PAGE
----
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Bill of Materials for Jenkins plugins

This repository implements a Maven BOM which can be used in a plugin POM to more easily manage dependencies on other common plugins. This is important because version management is a common annoyance. See JENKINS-47498 for the background.

If you are interested in a Bill of Materials for Jenkins core components, see this page.

Usage

After selecting your plugin’s LTS baseline:

<jenkins.version>2.289.3</jenkins.version>

just import the latest BOM from that line:

<dependencyManagement>
    <dependencies>
        <dependency>
            <groupId>io.jenkins.tools.bom</groupId>
            <artifactId>bom-2.289.x</artifactId>
            <version>…</version>
            <scope>import</scope>
            <type>pom</type>
        </dependency>
    </dependencies>
</dependencyManagement>

Now you can declare dependencies on many plugins without needing to specify a version:

<dependency>
    <groupId>org.jenkins-ci.plugins.workflow</groupId>
    <artifactId>workflow-cps</artifactId>
    <scope>test</scope>
</dependency>

You can always override a version managed by the BOM if you wish, but if you find the need to use a newer version, first try just updating the version in the BOM and cutting a new release of it.

When starting to use the BOM in an existing plugin, you may find that many existing dependencies do not need to be expressed at all and can be deleted, if they were added solely to satisfy the RequireUpperBoundDeps Enforcer rule or similar. Maven will automatically add transitive dependencies to your classpath, so you should only need to declare an explicit dependency on another plugin when:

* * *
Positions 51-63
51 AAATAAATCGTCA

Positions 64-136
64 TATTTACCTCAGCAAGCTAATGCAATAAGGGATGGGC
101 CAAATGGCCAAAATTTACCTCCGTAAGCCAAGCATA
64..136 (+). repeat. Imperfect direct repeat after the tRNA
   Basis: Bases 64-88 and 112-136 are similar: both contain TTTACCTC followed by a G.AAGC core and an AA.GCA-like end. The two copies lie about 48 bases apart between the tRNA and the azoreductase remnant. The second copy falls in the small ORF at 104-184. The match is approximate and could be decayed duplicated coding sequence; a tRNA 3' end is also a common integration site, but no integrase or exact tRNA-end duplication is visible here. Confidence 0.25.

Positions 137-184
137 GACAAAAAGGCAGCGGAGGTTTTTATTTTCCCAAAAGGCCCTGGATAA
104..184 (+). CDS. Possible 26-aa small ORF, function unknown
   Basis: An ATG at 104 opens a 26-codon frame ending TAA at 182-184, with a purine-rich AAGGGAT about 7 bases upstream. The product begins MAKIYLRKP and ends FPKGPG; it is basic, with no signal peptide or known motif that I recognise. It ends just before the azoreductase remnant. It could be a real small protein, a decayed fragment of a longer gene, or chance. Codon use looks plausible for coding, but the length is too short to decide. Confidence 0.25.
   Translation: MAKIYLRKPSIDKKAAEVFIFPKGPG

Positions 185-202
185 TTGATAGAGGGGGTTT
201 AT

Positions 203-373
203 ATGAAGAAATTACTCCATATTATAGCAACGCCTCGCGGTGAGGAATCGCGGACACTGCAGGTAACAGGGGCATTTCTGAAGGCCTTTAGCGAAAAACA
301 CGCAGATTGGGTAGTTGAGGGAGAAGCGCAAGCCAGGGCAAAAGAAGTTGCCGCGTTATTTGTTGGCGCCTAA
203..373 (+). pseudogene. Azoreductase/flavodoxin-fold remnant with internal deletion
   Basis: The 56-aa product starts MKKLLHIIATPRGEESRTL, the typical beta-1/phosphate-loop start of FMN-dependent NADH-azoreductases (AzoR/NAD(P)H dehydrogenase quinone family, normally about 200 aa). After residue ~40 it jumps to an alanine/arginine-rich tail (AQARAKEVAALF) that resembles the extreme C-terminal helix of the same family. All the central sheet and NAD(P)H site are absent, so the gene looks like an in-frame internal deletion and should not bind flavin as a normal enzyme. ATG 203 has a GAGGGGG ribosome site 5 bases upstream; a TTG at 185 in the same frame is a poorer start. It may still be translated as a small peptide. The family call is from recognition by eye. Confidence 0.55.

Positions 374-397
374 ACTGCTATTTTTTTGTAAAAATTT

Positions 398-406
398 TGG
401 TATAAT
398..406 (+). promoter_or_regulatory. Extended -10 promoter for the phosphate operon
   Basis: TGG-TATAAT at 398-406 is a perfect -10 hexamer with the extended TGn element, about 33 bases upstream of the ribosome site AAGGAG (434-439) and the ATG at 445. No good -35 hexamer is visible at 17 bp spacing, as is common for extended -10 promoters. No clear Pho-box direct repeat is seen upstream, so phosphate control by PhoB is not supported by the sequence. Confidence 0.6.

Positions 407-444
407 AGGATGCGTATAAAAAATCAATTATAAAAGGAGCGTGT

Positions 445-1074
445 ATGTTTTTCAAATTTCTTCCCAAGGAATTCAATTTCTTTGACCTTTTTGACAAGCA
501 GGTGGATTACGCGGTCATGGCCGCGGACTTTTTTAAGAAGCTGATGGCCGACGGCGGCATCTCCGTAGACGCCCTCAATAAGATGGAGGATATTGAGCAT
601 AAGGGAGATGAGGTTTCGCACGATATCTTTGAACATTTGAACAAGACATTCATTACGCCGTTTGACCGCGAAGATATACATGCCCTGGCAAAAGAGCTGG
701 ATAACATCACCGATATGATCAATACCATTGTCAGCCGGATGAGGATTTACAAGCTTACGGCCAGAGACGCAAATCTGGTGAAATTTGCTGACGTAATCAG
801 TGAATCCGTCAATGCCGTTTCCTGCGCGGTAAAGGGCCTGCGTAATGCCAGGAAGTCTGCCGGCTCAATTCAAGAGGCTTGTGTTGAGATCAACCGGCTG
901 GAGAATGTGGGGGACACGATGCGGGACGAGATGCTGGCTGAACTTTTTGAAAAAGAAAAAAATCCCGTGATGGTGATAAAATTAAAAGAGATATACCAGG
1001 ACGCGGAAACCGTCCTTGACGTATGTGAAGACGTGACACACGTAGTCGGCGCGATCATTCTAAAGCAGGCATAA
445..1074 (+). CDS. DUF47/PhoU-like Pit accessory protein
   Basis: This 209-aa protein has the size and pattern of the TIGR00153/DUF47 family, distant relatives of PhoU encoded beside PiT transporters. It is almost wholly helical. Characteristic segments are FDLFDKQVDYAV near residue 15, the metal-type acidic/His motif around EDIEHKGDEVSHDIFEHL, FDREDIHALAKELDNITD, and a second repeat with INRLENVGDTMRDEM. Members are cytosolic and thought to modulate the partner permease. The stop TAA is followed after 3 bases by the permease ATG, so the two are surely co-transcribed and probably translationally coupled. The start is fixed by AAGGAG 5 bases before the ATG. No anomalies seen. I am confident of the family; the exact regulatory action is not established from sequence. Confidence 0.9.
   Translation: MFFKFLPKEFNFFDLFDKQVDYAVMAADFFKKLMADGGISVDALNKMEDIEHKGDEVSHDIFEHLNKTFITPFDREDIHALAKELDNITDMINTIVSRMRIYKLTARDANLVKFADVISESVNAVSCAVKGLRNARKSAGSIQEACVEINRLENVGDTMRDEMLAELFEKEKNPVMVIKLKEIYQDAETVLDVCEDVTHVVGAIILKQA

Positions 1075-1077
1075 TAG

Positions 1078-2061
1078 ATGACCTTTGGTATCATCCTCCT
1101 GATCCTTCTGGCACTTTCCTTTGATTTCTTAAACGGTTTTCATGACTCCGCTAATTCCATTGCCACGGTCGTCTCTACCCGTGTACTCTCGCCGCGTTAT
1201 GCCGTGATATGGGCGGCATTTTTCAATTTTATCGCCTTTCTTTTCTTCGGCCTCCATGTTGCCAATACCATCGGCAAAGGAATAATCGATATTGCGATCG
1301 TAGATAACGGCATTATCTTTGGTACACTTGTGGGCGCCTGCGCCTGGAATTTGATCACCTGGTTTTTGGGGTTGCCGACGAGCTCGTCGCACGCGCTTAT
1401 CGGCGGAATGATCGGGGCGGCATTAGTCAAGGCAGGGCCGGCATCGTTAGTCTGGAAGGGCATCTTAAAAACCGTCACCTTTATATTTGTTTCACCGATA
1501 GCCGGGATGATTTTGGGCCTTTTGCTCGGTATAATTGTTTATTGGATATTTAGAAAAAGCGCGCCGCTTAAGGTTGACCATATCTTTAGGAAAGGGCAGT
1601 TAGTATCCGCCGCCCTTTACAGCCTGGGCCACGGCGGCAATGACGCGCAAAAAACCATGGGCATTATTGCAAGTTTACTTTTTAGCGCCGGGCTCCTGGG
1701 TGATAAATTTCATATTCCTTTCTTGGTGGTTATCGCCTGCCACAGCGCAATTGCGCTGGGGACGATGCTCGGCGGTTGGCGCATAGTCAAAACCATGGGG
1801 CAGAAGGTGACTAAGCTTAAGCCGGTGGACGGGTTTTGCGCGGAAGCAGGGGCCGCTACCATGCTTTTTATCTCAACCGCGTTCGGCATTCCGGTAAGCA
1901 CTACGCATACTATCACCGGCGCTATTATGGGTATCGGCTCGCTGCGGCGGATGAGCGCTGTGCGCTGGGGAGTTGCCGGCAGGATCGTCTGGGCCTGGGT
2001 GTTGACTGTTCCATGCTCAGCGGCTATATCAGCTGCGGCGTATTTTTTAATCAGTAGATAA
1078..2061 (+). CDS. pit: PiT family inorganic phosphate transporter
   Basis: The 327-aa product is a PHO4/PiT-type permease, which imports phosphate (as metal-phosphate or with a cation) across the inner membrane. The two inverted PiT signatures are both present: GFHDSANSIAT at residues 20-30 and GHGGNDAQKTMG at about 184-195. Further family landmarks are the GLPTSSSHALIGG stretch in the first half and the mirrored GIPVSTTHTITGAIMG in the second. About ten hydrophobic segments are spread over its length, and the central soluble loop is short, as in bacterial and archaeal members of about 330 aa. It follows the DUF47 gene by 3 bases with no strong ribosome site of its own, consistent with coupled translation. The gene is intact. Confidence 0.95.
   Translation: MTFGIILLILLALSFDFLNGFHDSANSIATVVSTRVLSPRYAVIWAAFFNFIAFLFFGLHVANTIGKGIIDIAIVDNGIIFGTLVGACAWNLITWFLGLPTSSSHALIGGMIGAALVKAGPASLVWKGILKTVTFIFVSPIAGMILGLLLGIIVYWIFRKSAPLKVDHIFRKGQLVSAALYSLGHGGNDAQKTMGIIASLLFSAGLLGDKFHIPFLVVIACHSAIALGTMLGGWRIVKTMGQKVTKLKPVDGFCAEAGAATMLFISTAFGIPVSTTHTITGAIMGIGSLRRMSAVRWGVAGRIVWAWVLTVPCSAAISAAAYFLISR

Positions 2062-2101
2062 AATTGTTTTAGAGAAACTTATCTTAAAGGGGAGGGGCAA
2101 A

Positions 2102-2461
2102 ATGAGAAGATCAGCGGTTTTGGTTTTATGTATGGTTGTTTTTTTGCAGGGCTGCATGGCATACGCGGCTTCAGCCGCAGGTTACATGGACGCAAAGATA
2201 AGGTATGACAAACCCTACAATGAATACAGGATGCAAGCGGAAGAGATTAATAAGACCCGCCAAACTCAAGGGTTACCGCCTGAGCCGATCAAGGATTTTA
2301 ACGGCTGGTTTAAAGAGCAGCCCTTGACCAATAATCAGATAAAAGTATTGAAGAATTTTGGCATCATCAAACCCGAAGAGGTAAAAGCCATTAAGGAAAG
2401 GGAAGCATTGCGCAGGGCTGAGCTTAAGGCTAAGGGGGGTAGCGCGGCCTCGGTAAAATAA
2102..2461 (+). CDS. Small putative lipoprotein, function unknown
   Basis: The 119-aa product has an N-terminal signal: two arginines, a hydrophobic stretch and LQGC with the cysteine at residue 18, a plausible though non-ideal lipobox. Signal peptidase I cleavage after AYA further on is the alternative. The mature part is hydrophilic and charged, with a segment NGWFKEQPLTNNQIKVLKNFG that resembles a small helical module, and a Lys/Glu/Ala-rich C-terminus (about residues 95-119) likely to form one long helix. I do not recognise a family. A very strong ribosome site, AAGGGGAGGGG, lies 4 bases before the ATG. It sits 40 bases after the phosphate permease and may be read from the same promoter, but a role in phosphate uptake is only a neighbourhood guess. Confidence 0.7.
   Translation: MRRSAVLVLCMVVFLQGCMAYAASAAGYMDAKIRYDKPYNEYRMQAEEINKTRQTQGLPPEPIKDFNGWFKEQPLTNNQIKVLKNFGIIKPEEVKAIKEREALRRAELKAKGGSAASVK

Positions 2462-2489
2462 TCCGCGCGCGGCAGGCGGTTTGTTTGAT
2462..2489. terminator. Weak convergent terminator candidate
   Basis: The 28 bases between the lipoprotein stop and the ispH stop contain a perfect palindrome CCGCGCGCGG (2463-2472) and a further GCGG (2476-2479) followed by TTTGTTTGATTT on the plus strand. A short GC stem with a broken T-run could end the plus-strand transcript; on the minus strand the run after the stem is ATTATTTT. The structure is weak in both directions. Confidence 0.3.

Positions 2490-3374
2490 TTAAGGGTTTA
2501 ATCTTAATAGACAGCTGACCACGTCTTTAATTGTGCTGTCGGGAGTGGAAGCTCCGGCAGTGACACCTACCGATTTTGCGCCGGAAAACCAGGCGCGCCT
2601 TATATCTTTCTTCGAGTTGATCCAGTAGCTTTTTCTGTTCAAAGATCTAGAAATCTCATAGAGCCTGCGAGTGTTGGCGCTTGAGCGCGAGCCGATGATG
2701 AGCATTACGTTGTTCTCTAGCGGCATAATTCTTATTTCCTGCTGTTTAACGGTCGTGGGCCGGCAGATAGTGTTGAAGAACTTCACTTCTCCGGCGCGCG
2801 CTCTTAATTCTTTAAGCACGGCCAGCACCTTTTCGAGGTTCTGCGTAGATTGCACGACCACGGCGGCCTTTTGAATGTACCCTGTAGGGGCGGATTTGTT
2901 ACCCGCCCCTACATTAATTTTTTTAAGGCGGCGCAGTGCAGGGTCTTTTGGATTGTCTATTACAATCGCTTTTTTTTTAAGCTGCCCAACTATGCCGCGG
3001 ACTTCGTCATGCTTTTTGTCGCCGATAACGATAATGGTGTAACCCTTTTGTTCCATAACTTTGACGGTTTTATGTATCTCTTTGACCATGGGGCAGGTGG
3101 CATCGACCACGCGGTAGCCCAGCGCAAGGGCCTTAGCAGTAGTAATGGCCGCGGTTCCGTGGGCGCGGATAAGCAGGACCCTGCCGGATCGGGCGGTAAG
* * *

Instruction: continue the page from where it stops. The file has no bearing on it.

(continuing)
• You compile against it. (Use test scope if it is only used in tests.)
  • It is required to be present and not otherwise loaded transitively. (For example, workflow-basic-steps and workflow-durable-task-step are commonly required for tests which run Pipeline builds.)

The command

mvn dependency:analyze

can offer clues about unused plugin dependencies, though you must evaluate each carefully since it only understands Java binary dependencies (what is required for compilation, more or less).

Development

For people potentially working on the BOM itself, not just consuming it.

Updating a plugin

You can try just incrementing plugin versions in bom/pom.xml. If CI passes, great! Dependabot will try doing this as well.

In cases where two or more plugins must be updated as a unit (JENKINS-49651), file a PR changing the versions of both.

Adding a new plugin

Insert a new dependency in sorted order to bom-weekly/pom.xml. Make sure it is used (perhaps transitively) in sample-plugin/pom.xml. Ideally also update the sample plugin’s tests to actually exercise it, as a sanity check.

Avoid adding transitive dependencies to sample-plugin/pom.xml. It is supposed to look as much as possible like a real plugin, and a real plugin should only declare its direct dependencies and not its transitive dependencies.